‘Nerves of steel!’ he said in a message posted on Twitter.
Flanked by top military commanders, Defence Minister Vladimir Padrino Lopez condemned Mr Guaido’s move as a ‘terrorist’ act and ‘coup attempt’ that was bound to fail like past uprisings.
‘Those who try to take Miraflores with violence will be met with violence,’ he said on national television, referring to the presidential palace where hundreds of government supporters, some of them brandishing firearms, had gathered in response to a call to defend Mr Maduro.
President Nicolas Maduro, left, flanked by three of Venezuela’s most senior military figures, give a TV address asserting his control over the country and denouncing what he called a coup by ‘fascists and the extreme right’
Venezuelan President Nicolas Maduro’s supporters gather holding banners and flags during a demonstration in Caracas
Maduro and his supporters (pictured) argue that Guaido’s ‘uprising’ is actually a right-wing coup by American ‘imperialists’ to destroy the socialist regime
Thousands of pro-Maduro activists march through the streets of Caracas on Tuesday, where clashes broke out with Guaido’s supporters with fear of more violence on Wednesday
enezuelan President Nicolas Maduro’s supporters gather holding banners and flags in the capital Caracas
But in a possible sign that Mr Maduro’s inner circle could be fracturing, the head of Venezuela’s secret police penned a letter breaking ranks with the embattled leader.
Manuel Ricardo Cristopher Figuera, the head of Venezuela’s feared SEBIN intelligence agency, wrote a letter to the Venezuelan people saying that while he has always been loyal to Mr Maduro it is now time to ‘rebuild the country’.
He lamented that corruption has become so rampant that ‘many high-ranking public servants practice it like a sport’.
‘The hour has arrived for us to look for other ways of doing politics,’ he wrote. ‘To build the homeland our children and grandchildren deserve.’
The letter circulating on social media was confirmed by a senior US official. He said the general’s wife is currently outside the country.
Mr Guaido said he called for the uprising to restore Venezuela’s constitutional order, broken when Mr Maduro was sworn in earlier this year for a second term following elections boycotted by the opposition and considered illegitimate by dozens of countries.
‘The armed forces have taken the right decision,’ said Mr Guaido. ‘With the support of the Venezuelan people and the backing of our constitution they are on the right side of history.’
Why overthrowing Maduro in Venezuela would spell disaster for Putin
Russia is one of the key allies of Maduro’s regime and – according to US Secretary of State Mike Pompeo – the only reason he is still in the country, after Moscow ordered him not to flee as protests broke out on Tuesday.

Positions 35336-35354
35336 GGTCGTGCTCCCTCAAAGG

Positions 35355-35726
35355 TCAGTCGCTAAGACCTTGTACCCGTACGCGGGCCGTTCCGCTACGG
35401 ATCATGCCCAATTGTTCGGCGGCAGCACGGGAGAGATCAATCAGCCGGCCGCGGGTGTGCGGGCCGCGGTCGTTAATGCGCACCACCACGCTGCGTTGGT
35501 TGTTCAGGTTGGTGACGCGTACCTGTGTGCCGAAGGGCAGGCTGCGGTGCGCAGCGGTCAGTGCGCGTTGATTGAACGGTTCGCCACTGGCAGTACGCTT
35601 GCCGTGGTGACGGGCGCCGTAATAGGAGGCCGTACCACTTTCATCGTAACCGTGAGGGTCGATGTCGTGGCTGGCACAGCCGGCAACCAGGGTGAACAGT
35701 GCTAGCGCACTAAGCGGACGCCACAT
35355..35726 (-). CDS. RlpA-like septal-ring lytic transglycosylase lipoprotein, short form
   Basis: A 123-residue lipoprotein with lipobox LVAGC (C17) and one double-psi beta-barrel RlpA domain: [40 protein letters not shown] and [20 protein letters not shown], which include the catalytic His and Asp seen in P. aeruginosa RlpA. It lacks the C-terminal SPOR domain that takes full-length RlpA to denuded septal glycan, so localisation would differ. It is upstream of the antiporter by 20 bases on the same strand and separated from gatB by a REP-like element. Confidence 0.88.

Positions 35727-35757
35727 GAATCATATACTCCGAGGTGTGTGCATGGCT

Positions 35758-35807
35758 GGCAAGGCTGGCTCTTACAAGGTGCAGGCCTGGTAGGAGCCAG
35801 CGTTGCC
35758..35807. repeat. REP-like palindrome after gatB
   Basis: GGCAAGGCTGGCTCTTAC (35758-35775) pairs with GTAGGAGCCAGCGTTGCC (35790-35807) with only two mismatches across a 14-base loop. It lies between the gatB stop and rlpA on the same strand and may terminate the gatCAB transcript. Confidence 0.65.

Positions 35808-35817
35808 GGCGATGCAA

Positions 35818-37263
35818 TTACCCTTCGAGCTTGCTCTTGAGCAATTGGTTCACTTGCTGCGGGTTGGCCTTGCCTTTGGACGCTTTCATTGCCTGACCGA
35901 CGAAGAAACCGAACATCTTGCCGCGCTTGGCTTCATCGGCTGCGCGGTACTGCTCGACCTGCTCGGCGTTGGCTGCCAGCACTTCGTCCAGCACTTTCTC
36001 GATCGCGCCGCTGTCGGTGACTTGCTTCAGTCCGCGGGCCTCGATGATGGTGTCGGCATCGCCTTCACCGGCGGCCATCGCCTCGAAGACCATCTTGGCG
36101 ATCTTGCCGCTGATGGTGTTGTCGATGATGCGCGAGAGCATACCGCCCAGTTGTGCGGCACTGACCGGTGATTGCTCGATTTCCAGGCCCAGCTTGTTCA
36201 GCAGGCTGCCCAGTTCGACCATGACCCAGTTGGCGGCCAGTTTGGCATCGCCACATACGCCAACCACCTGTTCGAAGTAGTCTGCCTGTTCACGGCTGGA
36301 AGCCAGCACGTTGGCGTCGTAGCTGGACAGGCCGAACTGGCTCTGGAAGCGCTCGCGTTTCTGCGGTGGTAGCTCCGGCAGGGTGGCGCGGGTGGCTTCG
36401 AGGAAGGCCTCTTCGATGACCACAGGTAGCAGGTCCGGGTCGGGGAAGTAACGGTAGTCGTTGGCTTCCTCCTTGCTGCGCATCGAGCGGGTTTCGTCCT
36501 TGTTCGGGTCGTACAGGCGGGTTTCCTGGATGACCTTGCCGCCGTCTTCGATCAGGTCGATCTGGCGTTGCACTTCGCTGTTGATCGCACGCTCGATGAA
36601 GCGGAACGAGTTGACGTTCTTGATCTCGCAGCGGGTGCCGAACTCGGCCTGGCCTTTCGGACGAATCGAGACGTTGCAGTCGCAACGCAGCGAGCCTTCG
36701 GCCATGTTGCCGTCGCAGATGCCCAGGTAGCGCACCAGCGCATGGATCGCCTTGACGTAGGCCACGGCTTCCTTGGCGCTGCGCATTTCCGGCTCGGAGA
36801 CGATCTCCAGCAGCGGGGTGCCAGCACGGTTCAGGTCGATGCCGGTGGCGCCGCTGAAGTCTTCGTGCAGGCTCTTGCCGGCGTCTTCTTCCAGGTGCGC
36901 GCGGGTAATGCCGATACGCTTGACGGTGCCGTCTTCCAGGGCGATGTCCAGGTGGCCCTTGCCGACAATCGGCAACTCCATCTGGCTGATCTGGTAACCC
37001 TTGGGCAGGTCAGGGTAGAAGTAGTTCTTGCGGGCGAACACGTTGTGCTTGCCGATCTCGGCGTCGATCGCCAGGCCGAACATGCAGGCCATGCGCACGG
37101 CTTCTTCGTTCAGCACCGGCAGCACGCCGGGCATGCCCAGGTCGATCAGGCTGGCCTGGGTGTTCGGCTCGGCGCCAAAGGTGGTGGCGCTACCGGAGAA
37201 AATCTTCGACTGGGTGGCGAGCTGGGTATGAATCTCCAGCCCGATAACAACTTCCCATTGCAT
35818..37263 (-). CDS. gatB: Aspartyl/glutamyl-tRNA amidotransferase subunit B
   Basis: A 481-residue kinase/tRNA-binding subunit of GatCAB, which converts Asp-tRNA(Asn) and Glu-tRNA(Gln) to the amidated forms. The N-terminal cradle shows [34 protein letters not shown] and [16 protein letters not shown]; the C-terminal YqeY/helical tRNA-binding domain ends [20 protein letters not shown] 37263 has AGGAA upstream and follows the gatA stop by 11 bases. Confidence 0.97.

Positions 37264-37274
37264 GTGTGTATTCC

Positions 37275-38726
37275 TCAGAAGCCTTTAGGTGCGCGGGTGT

One of the main reasons that Putin is backing Maduro so heavily comes down to oil and the billions of dollars that the Kremlin has pumped into Venezuela’s drilling industry.
Russia and its state-owned oil giant Rosneft have invested almost $9billion in its Venezuelan counterpart PDVSA since 2009, while Moscow has also handed the country some $17billion in loans, underwritten by the oil reserves on which Maduro sits – the largest anywhere in the world.
Should control of the country swap to Guaido, who is backed by the US, then it is likely that Russia will never see another cent of this money repaid.
Meanwhile Venezuela is also a major buyer of Russian weapons, having purchased $11billion worth of tanks, missile defence systems, fighter jets and other small arms between 2005 and 2013.
The repayments on these weapons will almost certainly be lost if Guaido takes power, while any future weapons orders will likely be taken over by America.
Venezuela is also a major importer of Russia grain, and has ties to the country’s banking industry.
Perhaps more than resources and revenue, however, Russia is also keen to maintain a strategic and ideological foothold in America’s backyard, from which it can project its influence across the region.
As Mikael Wigell, a researcher from the Finnish Institute of International Affairs, told RFE/RL: ‘Establishing close relations with Venezuela gives Moscow a certain nuisance power in relation to the United States, and that can be used as a bargaining chip in future dealings with the United States.
‘It also can be kind of a showcase for Russia’s aspirations to be considered a global power.’